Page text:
Have you ever received a “Commercial Use Limit” notification when you have exceeded the 300 searches you have done in a month? LinkedIn will warn you when you have reached 90% of your 300 limit. If you exceed the limit, LinkedIn will do a reset on the 1st of the month, but will suggest that in order to increase your profile views, you should purchase Premium Business, Recruiter, or Sales Navigator.
If you are a hiring manager or recruiter without a premium account and are looking for talent, your search may stop dead in its tracks when you exceed the limit. If you are a jobseeker trying to search for networking connections who can make introductions for you, you may also exceed the limit.
Here is the good news. There is a LinkedIn hack you can perform on Google so it doesn’t count as part of your LinkedIn search. If you have not seen “How to Do a Boolean Search on LinkedIn”, start by reading this article to refresh yourself with the operator signs of AND, OR, and NOT.
Last week, I had the pleasure of finally meeting Ed Han in person in Princeton when he presented LinkedIn and he refreshed my memory on this nifty little trick.
On Google, enter the following search string of words, as an example:
site:linkedin.com/in (“greater philadelphia area”) AND (“northwestern mutual” OR “merrill lynch” OR “valley creek advisors” OR blackrock)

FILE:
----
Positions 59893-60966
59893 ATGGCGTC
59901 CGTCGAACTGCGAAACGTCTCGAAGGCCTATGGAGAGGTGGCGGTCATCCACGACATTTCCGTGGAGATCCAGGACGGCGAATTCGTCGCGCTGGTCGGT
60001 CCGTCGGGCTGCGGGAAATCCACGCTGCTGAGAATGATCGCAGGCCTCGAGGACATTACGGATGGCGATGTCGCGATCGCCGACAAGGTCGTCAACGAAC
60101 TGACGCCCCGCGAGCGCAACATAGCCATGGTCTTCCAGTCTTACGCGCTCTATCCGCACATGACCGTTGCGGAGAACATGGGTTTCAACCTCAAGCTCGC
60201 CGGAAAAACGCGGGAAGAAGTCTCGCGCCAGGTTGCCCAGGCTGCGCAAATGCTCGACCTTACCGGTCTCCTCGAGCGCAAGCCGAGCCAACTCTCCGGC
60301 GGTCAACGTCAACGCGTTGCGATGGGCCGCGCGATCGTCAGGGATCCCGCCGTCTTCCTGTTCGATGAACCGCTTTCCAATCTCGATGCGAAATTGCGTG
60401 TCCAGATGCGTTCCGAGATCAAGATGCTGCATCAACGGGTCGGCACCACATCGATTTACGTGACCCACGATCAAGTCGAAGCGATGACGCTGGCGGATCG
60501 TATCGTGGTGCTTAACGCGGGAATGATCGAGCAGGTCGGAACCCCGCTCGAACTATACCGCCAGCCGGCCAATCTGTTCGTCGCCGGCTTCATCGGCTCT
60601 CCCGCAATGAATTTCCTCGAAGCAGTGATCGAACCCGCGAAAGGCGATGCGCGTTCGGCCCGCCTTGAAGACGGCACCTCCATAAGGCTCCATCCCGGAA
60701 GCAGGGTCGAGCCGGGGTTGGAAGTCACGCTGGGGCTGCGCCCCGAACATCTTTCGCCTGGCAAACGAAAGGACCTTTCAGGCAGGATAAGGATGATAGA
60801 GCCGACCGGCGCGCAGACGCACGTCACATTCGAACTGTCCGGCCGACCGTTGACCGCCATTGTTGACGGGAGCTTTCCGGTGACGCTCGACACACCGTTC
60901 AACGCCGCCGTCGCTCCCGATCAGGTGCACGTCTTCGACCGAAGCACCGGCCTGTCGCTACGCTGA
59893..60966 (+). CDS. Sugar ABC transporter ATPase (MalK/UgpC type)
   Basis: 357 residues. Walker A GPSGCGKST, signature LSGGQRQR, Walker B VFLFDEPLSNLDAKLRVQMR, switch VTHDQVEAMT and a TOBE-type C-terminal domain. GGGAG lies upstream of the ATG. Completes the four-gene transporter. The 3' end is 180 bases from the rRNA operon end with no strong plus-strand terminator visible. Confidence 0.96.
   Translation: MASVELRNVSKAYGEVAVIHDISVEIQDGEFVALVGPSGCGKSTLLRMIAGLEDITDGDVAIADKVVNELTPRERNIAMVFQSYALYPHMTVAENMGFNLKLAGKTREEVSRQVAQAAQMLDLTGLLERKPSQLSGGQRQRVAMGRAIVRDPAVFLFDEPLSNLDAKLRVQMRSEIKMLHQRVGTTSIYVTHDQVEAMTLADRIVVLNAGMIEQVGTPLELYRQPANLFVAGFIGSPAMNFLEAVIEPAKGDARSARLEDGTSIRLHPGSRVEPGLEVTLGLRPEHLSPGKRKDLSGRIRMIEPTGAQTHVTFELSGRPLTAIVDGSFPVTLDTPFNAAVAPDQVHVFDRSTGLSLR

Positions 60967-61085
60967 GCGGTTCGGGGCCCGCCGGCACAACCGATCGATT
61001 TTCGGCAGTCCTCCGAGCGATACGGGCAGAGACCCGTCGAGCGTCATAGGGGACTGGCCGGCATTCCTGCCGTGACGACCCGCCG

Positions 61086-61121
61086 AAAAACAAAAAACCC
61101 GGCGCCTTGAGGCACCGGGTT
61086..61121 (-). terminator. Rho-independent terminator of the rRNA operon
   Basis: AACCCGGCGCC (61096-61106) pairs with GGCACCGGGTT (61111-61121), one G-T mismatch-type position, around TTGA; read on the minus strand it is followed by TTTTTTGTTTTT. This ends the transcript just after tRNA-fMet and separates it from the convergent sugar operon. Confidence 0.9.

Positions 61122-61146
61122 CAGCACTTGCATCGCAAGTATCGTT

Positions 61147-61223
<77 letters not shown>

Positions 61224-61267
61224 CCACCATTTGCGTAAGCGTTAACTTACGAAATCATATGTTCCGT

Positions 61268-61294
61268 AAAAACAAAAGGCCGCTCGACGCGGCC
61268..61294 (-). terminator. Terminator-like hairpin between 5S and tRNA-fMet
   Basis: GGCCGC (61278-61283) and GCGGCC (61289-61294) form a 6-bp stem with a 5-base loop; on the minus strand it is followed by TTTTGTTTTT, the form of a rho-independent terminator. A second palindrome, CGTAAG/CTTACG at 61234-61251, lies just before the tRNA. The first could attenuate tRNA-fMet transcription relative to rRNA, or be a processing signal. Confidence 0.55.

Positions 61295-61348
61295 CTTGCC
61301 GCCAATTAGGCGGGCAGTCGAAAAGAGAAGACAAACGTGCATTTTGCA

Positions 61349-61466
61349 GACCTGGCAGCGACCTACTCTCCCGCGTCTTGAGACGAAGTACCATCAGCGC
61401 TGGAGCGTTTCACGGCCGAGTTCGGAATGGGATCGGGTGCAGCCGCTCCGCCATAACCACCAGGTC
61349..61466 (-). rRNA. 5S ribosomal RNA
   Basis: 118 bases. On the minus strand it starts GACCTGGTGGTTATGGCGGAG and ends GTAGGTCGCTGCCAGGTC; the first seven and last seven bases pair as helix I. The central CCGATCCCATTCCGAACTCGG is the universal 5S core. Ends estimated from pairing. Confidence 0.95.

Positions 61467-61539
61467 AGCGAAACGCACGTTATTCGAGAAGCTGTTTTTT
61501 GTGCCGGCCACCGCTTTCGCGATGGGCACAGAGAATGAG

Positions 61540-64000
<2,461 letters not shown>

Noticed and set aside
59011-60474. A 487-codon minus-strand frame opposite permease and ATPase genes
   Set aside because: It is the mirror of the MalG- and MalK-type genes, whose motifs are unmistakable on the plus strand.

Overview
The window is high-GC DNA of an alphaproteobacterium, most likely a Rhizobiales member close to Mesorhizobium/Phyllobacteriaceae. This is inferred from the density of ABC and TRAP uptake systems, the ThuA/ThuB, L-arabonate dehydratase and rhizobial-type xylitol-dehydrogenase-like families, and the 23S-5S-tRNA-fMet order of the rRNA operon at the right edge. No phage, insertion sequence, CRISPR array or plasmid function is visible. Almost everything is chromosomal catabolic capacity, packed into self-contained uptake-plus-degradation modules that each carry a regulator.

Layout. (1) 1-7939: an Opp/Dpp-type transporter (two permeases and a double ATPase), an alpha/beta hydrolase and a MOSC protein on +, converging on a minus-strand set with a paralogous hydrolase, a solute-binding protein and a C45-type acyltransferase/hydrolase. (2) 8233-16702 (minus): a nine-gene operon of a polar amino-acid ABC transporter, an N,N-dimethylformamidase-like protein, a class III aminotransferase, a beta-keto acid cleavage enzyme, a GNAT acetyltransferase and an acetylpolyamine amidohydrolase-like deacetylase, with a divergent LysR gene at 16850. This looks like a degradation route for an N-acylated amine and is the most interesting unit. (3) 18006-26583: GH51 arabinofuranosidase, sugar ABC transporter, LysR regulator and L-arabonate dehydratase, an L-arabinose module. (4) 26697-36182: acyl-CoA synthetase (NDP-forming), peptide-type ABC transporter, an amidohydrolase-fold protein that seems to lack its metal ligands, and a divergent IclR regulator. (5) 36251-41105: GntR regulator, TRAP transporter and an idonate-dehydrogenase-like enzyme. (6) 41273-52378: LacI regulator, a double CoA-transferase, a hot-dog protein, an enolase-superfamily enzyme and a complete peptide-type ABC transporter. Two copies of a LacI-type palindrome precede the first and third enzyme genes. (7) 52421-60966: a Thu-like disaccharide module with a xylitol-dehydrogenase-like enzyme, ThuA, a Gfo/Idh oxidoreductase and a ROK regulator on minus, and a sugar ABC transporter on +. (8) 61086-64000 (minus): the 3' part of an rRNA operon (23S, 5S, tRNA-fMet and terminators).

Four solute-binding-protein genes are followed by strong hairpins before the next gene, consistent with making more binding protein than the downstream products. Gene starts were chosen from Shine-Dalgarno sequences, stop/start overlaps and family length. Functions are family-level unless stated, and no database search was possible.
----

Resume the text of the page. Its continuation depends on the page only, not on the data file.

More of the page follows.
People’s names and LinkedIn URLs will pop up in your Google search. Note when you do this, you will see that so many people still have not taken 30 seconds to customize their URL. If you are one of those people, here is how to get rid of the gobbledygook.
Do you remember PEMDAS (Please Excuse My Dear Aunt Sally) from your elementary or middle school math classes for the order of operations? AND, OR, () and “” are the order of operations you see in the example above.
When there is one word like blackrock, it does not have any quotation marks. When you want to keep a set of words together like “northwestern mutual” or “merrill lynch” or “valley creek advisors”, the quotation marks need to be used.
Here is another example so you get the gist of what you need to do:
site:linkedin.com/in (“greater philadelphia area” OR “greater new york city area”) AND (R&D AND VP OR “vice president” AND “johnson & johnson” OR “johnson and johnson” OR “j and j” OR “j & j” OR j&j)
Happy searching … beyond 300!
This article was originally published in Vista.Today